II. Epidemiology

  1. Represents 10-30% of Impetigo cases
  2. Affects infants (esp. newborns) and young children
  3. Less contagious than NonBullous Impetigo
  4. Most common cause of ulcerative buttock rash in infants

III. Pathophysiology

  1. Unlike NonBullous Impetigo, Bullous Impetigo is caused only by staphyococcus aureus
  2. Staphylococcal toxin-mediated reaction
  3. Staphylococcal Infection with Phage Group 2
    1. Local variant of Staphylococcal Scalded Skin Syndrome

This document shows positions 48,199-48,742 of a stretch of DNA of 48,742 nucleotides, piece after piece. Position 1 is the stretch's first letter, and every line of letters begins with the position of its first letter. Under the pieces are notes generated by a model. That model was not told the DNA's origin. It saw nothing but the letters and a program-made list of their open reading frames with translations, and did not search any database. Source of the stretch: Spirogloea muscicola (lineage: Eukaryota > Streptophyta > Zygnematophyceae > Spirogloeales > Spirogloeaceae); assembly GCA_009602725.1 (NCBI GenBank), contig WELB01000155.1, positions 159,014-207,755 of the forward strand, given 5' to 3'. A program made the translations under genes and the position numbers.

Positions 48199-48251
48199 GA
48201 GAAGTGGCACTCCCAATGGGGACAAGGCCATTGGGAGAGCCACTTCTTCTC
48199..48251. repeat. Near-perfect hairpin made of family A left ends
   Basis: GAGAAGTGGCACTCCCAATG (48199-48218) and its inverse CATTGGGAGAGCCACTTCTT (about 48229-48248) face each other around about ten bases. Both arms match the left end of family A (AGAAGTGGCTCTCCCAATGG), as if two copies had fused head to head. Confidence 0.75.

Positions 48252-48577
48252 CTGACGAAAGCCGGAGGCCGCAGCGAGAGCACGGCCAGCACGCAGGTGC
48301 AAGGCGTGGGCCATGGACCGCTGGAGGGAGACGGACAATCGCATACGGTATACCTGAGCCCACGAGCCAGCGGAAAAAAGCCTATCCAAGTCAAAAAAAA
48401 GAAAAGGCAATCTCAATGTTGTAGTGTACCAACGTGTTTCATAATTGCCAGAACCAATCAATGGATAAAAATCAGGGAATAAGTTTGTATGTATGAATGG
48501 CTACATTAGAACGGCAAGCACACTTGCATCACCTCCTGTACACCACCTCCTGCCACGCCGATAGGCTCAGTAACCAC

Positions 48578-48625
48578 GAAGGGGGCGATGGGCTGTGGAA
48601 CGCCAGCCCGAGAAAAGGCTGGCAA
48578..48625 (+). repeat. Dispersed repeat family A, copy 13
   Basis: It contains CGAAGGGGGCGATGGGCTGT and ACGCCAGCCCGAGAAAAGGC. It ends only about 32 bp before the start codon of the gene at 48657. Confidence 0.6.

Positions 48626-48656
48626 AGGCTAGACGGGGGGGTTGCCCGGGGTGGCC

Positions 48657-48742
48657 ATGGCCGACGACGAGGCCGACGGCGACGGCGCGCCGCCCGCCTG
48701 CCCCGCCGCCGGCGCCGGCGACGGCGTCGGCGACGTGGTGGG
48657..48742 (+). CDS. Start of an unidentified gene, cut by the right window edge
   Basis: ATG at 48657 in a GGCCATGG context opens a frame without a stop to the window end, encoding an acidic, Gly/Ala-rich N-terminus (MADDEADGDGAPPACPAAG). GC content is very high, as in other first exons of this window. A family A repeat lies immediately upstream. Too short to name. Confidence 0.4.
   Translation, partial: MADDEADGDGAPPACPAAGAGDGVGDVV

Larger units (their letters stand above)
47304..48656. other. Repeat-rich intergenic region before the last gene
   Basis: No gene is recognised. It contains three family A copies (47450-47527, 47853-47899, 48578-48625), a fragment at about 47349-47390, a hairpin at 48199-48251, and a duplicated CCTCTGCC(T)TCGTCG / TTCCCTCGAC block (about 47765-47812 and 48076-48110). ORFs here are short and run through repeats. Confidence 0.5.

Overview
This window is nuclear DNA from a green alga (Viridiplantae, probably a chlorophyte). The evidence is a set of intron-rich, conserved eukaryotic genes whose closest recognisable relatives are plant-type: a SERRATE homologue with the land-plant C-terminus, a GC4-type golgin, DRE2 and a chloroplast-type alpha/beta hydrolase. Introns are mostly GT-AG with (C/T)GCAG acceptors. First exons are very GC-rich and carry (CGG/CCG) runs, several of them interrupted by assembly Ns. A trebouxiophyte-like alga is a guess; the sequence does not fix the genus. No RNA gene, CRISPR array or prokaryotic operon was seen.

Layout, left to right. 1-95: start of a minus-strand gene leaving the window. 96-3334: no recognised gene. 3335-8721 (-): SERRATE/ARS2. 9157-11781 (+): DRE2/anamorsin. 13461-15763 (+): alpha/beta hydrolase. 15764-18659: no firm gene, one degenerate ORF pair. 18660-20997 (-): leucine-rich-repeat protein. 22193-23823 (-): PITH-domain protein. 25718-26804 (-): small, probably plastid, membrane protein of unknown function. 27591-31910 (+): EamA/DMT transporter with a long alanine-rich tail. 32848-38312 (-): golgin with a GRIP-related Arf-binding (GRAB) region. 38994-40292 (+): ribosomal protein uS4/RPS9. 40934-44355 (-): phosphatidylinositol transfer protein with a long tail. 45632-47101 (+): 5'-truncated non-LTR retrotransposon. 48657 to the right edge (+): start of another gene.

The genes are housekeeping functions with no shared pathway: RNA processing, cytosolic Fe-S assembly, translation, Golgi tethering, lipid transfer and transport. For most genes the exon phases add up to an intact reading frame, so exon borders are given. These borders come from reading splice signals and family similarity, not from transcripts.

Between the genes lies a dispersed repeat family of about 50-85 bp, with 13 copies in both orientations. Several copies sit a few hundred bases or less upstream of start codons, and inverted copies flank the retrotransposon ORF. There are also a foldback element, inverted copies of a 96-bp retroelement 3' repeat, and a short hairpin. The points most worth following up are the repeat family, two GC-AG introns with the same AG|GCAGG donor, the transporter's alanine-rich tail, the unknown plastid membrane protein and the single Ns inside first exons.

IV. Symptoms: Systemic symptoms in less typical cases

  1. Fever
  2. Diarrhea
  3. Weakness

V. Signs

  1. Distribution
    1. Intertriginous areas (diaper, axilla, neck)
  2. Characteritics
    1. Onset with vessicles enlarging quickly to bullae
    2. Flaccid bullae, 1-2 cm diameter with sharp margins
      1. No surrounding erythema (unlike nonbullous form)
    3. Bullae break leaving characteristic appearance
      1. Thin yellow serous crust
      2. Small rim of Blister roof at edge of lesion
  3. Pathognomonic Signs (Collarette Sign)
    1. Collar of scale forms around ruptured Blister roof

VII. Management

  1. See Impetigo

VIII. Course

  1. Self-limited, non-scarring
  2. Resolves within 2-3 weeks

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